Committing to Open Source

Committing to open source is a badge of honour in the developer community. When you first start learning to code, you will quickly learn what open source is, the language you're learning with is probably open source, the packages you use to help you actually put some pixel on a screen, or whatever your goal is, are probably open source. Understanding what open source is quickly becomes second nature to a developer. A common interview screener is, do you commit to open source projects? It's such a common concept between us, that we sometimes forget how strange it is to the rest of the world. I excitedly told a friend of mine the other day that I made my first commit to open source, he is an English teacher, this was his response:

I would often think to myself, when am I going to commit to open source? When am I going to be able to understand enough to give back to an open source project? I was genuinely concerned about it. If you're also wondering or in any way worried, here is my timeline, and some advice based on making my first commit, which actually turned out to be much easier than I thought it would be.

My first commit to Github was 18th February 2013, so coming up to 5 years.

I probably started learning to code a couple of months before that. In 2014 I got my first job as a junior developer working for MOO. I worked there for about 2 years without even thinking about contributing to open source. I was too busy trying to learn how to be a developer. Then I spent 2 years working at various places, doing some contracting/free lance work. In July of this year I started working at simplabs as an Ember.js consultant. Then on the 1st of November 2017, my first pull request to an open source project was accepted.

If you took a moment to look at the commit, there's one thing to notice, the change I made was literally 1 line of code... plus tests. The tests are the important part though. I probably could have written the one line of code 2 or 3 years ago, but without the tests, I would have spent a lot longer trying to get it to work and had a hard time getting it merged. So here's my advice for getting to the stage of committing to open source.

1. Learn testing.

Testing is boring. Testing fun.

Essentially playing tennis is boring if every time your partner hits a ball to you, you miss it. Playing tennis is fun if you can have a rally. Testing is the same when you're learning it, i.e. it's no fun when you're rubbish at it. I basically started learning to test about 3/4 years ago, when I was at MOO, but I never really 'got' it until recently. My testing learning experience went through three stages.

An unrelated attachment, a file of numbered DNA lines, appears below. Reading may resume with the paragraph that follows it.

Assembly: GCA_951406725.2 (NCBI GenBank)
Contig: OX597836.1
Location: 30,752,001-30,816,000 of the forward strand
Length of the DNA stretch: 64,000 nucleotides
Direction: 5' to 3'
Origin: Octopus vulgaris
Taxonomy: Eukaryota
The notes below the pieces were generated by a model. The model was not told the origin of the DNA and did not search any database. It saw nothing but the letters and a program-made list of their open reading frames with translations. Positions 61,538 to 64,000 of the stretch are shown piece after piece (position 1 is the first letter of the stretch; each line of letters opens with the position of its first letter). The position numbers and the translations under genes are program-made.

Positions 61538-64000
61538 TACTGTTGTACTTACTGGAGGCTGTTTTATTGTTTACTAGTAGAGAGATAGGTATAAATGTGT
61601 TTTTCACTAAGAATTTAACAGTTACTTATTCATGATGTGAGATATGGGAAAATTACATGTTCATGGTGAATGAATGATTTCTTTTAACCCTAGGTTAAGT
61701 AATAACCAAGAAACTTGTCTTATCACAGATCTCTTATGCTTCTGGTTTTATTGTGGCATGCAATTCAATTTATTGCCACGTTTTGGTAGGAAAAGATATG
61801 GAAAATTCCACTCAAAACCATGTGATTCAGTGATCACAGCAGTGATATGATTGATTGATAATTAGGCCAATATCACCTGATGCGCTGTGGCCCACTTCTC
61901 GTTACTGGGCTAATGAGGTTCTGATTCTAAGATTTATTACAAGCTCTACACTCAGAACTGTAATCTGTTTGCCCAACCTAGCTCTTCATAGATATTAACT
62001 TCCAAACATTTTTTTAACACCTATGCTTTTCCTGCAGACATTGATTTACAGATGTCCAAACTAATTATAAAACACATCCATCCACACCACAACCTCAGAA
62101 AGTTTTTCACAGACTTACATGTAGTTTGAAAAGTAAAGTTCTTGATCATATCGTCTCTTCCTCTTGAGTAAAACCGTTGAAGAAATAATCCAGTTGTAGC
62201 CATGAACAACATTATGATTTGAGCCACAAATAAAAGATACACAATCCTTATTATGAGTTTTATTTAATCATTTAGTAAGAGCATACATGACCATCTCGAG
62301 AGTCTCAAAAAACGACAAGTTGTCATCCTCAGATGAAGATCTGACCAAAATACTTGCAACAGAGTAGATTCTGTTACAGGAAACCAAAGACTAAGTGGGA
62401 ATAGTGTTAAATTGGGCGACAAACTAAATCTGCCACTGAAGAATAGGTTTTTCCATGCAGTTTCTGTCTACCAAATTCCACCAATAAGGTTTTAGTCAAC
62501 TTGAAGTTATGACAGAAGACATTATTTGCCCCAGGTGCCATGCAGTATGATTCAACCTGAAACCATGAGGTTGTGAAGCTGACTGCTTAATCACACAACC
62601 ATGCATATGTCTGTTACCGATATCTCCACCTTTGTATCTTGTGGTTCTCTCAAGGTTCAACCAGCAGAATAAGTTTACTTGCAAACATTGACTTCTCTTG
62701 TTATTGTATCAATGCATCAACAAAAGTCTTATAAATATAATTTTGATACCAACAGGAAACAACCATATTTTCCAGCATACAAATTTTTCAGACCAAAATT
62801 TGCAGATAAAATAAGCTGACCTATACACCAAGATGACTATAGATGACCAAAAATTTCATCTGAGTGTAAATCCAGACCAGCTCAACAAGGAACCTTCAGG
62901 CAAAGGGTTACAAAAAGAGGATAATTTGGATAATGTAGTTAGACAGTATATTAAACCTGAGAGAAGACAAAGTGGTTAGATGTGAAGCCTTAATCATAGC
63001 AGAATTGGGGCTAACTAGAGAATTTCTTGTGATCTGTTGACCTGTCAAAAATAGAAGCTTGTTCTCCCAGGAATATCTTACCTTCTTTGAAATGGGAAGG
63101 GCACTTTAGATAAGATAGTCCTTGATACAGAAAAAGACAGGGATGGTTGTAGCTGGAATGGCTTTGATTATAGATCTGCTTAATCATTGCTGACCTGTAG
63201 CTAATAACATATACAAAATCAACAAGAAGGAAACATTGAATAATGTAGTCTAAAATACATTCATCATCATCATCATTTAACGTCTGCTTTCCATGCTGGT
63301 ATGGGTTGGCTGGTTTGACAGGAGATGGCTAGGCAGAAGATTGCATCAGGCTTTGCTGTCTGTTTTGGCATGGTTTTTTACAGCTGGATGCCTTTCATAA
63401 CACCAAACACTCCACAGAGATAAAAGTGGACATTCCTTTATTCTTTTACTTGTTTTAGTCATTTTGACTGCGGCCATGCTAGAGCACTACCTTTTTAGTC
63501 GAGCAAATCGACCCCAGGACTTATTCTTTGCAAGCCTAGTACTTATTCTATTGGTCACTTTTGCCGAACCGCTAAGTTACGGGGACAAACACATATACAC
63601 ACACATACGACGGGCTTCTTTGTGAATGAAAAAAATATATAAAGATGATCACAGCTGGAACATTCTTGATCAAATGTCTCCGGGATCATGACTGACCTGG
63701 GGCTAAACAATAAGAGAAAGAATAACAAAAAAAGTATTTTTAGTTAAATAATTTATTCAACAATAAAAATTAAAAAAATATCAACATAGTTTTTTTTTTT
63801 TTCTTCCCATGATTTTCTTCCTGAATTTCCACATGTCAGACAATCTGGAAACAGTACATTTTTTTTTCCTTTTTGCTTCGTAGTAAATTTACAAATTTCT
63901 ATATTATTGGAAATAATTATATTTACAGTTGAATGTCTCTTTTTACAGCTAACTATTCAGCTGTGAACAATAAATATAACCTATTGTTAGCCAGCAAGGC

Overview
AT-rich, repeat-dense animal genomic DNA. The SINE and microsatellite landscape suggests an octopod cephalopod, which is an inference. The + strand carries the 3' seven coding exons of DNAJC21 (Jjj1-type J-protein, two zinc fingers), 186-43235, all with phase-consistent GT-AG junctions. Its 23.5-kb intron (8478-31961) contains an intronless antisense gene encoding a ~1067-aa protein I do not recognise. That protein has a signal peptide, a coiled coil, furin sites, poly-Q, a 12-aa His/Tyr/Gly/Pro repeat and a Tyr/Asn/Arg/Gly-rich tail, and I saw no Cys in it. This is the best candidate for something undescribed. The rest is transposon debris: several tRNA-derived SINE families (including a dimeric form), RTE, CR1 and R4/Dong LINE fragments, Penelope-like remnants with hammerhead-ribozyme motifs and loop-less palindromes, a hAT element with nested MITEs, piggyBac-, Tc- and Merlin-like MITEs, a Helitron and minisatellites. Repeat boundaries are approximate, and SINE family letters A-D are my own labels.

1. Submitting code without tests and being asked to write tests. Spending some time feeling sad that I didn't really understand the tests, or their setup and dependencies, eventually getting help from some great senior developers who would patiently help me write new tests. Then I'd get the feature merged an move on with my life.
  2. Learning pattern recognition enough to find tests that were similar to my new feature, enough that I could copy and paste the other test, and adapt it for my feature.
  3. Reading tests through and understanding what the code supporting them is supposed to do, which believe it or not (and I wouldn't have believed it when at stage 1 & 2) was easier to understand than actually reading the code under test.

So it took me about 3/4 years to understand testing. It can be done much quicker if you're motivated, and hopefully I'll provide some motivation below. As an aside, I actually still hate setting up tests from scratch because setup and dependencies are always a nightmare (more so for front end code).

If you look at the tests for my pull request:

  test('resource accepts singular name', function(assert) {
    assert.expect(3);
    let done = assert.async(2);

    this.server.db.loadData({
      contacts: [
        { id: 1, name: 'Link' },
        { id: 2, name: 'Zelda' }
      ],
      blogPosts: [
        { id: 1, title: 'Post 1' },
        { id: 2, title: 'Post 2' }
      ]
    });

    this.server.resource('contact');
    this.server.resource('blog-post', { path: '/posts' });

    $.ajax({
      method: 'GET',
      url: '/contacts'
    }).done(function(res, status, xhr) {
      assert.equal(xhr.status, 200);
      assert.deepEqual(res, { contacts: [{ id: '1', name: 'Link' }, { id: '2', name: 'Zelda' }] });
      done();
    });

    $.ajax({
      method: 'GET',
      url: '/posts'
    }).fail((xhr, textStatus, error) => {
      assert.ok(false, 'failed to find custom path');
      done();
    }).done(function(res, status, xhr) {
      assert.ok(true);
      done();
    });
  });

This test is almost exactly the same as another test in the file:

  test('resource generates get shorthand for index action', function(assert) {